Originally created 06/04/06

TV highlights (and lowlights) for the week ahead



This round of "The Sopranos" started with Tony getting gunned down by his trigger-happy uncle. By the end of the season, one of his cronies got caned to death for being homosexual.

Who knows what's in store for the 12th and final episode of the season?

Previews aren't available, of course, but it's a safe bet that Tony's physical and psychic recovery won't be making any giant leaps in this last hour. He's had a tough time, since, in the first episode, his delusionary Uncle Junior shot him while he was cooking dinner.

Tony's near-death experience has only heightened his angst about himself, his empire and his family. Survival doesn't seem to have clarified any of life's mysteries, but, instead, to have brought all his pre-existing agita into even fiercer focus.

Others, too, took the season hard - notably, Vito Spatafore, who, exposed among his fellow wiseguys as a gay guy, got whacked.

The sixth-season finale, "Kaisha," premieres 9 p.m. EDT Sunday on HBO. And then... the wait begins for next year's airing of the eight concluding episodes of this magnificent series.

James Gandolfini, of course, stars as the New Jersey mob boss. Edie Falco plays his wife, Carmela.

Other shows to look out for:

- "Space Race: The Untold Story" recalls one of the 20th century's epic competitions. Beginning at the end of World War II and concluding with astronaut Neil Armstrong's "giant leap for mankind," the four-hour miniseries combines dramatizations with archival footage of successful space missions as well as deadly failures that were kept under wraps for almost 30 years. Dramatizations highlight key roles played by former Nazi Wernher von Braun for the Americans and former gulag prisoner Sergei Korolev for the Soviets - two men with complicated pasts but clear visions for the future. The United States and the USSR had made the race to space a matter of national pride and identity, if not national survival, with the ramifications clear: The first country able to launch a satellite or man into space would also be capable of launching a nuclear weapon across the Atlantic Ocean and wiping out the enemy. "Space Race" airs on National Geographic Channel at 9 p.m. Sunday and Monday.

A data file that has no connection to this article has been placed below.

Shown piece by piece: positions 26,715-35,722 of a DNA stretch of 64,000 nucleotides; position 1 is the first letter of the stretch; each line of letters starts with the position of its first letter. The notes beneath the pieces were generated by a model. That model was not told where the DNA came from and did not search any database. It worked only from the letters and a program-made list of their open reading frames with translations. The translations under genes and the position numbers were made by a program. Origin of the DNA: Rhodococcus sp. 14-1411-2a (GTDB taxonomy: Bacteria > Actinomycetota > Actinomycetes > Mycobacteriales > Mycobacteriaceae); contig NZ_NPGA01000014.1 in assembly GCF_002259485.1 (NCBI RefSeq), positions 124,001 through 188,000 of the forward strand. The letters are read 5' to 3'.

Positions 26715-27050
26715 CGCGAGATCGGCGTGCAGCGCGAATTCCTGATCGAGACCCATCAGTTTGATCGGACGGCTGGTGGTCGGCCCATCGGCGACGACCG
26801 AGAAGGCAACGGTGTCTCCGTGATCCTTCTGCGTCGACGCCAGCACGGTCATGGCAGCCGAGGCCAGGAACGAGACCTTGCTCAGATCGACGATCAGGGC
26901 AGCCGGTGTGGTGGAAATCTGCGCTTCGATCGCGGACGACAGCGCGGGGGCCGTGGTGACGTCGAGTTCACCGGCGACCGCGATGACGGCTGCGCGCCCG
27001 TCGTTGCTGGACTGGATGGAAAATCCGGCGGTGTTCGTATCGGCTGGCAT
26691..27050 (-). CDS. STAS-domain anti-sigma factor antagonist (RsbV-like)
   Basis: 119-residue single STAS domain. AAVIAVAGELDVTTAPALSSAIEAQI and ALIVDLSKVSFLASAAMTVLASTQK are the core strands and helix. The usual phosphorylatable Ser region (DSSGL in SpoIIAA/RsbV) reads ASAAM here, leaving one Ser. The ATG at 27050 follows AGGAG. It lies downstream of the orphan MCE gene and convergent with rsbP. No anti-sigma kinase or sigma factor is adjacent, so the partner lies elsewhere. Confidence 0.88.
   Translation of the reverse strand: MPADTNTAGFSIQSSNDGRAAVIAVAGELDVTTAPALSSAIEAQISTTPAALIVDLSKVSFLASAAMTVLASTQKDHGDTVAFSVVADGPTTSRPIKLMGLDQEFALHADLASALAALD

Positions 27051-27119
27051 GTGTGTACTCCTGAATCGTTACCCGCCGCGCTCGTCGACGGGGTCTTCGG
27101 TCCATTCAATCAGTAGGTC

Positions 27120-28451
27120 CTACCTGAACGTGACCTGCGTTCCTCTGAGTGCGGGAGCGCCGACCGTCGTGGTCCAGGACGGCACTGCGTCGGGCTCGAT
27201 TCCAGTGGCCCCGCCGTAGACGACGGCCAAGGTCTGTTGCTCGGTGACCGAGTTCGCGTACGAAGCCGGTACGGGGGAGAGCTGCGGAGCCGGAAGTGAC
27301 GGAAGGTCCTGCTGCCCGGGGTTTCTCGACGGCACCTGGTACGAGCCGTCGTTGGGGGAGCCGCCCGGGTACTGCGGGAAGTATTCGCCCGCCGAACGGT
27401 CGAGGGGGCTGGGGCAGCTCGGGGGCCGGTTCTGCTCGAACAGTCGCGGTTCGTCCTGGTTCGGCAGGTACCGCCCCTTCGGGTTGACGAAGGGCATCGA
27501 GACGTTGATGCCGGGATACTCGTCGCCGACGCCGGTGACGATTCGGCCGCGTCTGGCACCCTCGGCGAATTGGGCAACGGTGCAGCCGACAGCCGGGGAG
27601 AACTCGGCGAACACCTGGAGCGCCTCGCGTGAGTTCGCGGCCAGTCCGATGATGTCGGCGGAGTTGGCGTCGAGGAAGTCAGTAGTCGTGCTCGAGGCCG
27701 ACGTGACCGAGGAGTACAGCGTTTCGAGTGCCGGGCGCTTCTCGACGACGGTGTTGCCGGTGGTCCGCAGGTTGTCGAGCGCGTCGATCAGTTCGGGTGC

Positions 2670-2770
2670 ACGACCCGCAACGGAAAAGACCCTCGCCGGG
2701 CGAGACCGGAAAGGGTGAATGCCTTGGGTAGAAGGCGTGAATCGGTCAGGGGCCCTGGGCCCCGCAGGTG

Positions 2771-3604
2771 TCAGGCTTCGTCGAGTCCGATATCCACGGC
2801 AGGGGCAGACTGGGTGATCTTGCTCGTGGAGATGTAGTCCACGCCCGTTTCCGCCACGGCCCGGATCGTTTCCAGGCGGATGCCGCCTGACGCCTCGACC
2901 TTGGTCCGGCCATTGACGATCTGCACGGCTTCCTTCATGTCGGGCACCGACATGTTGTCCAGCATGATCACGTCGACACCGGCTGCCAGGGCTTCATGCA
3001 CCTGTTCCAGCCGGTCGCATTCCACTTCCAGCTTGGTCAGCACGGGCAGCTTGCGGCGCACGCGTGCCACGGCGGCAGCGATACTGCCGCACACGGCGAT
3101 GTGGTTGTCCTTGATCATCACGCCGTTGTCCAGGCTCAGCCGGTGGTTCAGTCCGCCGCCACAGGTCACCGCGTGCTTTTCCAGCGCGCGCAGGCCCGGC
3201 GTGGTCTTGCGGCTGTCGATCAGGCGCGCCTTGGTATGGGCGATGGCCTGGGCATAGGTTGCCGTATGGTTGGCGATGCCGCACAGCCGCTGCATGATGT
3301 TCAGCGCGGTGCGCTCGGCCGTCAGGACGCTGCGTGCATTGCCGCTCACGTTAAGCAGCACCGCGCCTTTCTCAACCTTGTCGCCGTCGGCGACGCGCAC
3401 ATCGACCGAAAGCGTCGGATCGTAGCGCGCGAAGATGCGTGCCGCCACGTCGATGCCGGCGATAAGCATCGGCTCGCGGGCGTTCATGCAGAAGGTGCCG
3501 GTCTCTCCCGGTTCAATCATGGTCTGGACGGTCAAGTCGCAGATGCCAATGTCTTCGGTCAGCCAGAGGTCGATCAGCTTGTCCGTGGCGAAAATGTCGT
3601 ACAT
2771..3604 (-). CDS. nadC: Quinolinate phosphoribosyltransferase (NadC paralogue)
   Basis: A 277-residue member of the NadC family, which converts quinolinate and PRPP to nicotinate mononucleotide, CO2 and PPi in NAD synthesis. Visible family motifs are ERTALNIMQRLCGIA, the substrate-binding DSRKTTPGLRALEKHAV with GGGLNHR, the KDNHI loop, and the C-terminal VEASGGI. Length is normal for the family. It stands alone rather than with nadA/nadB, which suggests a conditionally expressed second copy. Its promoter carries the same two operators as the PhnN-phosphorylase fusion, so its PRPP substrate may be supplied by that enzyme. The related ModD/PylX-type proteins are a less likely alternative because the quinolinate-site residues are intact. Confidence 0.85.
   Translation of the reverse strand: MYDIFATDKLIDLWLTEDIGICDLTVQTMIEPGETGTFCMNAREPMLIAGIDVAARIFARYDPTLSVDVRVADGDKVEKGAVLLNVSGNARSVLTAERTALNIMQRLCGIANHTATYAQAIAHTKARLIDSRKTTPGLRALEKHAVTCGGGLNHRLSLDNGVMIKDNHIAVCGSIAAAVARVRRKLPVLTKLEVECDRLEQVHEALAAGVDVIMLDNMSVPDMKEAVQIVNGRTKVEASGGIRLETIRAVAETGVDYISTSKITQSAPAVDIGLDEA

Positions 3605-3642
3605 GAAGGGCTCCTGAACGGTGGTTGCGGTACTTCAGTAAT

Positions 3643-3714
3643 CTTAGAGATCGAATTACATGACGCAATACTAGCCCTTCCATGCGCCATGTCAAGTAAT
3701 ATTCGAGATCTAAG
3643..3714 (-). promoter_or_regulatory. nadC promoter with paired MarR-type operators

- When Evan Zimmerman's ex-girlfriend, Kathy Thompson, was murdered on her wedding night, her new husband had a perfect alibi - one that made Zimmerman the leading suspect. Although he proclaimed his innocence, he was investigated, arrested, convicted and sent to prison for life. But three years later - with help from law students and professors at the University of Wisconsin Innocence Project - he won a new trial on appeal, and with it a second chance to clear his name. But before that happened, the prosecutor offered him a deal: plead guilty to a lesser charge and go free. "Facing Life: The Retrial of Evan Zimmerman," a two-hour documentary premiering 9 p.m. on A&E, documents his choice to reject tainted freedom in an effort to prove his innocence.

- In conjunction with Gay Pride Month, PBS' "Independent Lens" airs the documentary "The Great Pink Scare," the true story of a witch-hunt against homosexuals in an idyllic college town. On Labor Day Weekend in 1960, Massachusetts State Police troopers swept through Northampton and hauled 15 men off to jail. Three of them were professors at elite Smith College. The alleged ringleader, Professor Newton Arvin, was a renowned literary critic. The other two were junior faculty: Joel Dorius and Ned Spofford. All three were charged with possessing and dispersing obscene literature. They were tried in Northampton Superior Court and convicted as felons. Though appeals eventually ended in victory after the Supreme Court's landmark rulings against illegal searches and its redefinition of obscenity, the lives and careers of all three men were ruined. Airing Tuesday at 10 p.m. (check local listings), "The Great Pink Scare" raises issues about the right to privacy that reverberate more than 40 years later.

- An atomic research experiment goes terribly awry in a St. Louis quantum-research lab, creating an ever-expanding black hole as well as a horrendous creature that feeds on electricity. As the hole amplifies, so does the creature's path of destruction, threatening to swallow a big chunk of the country. What to do? Former colleagues at the research facility, Shannon (Kristy Swanson) and Eric (Judd Nelson), deduce that the only solution is to send this monster back to where it came from. Can they reverse the black hole and forestall widespread annihilation? That's the challenge when SciFi network presents its original movie "Black Hole" at 9 p.m. Saturday.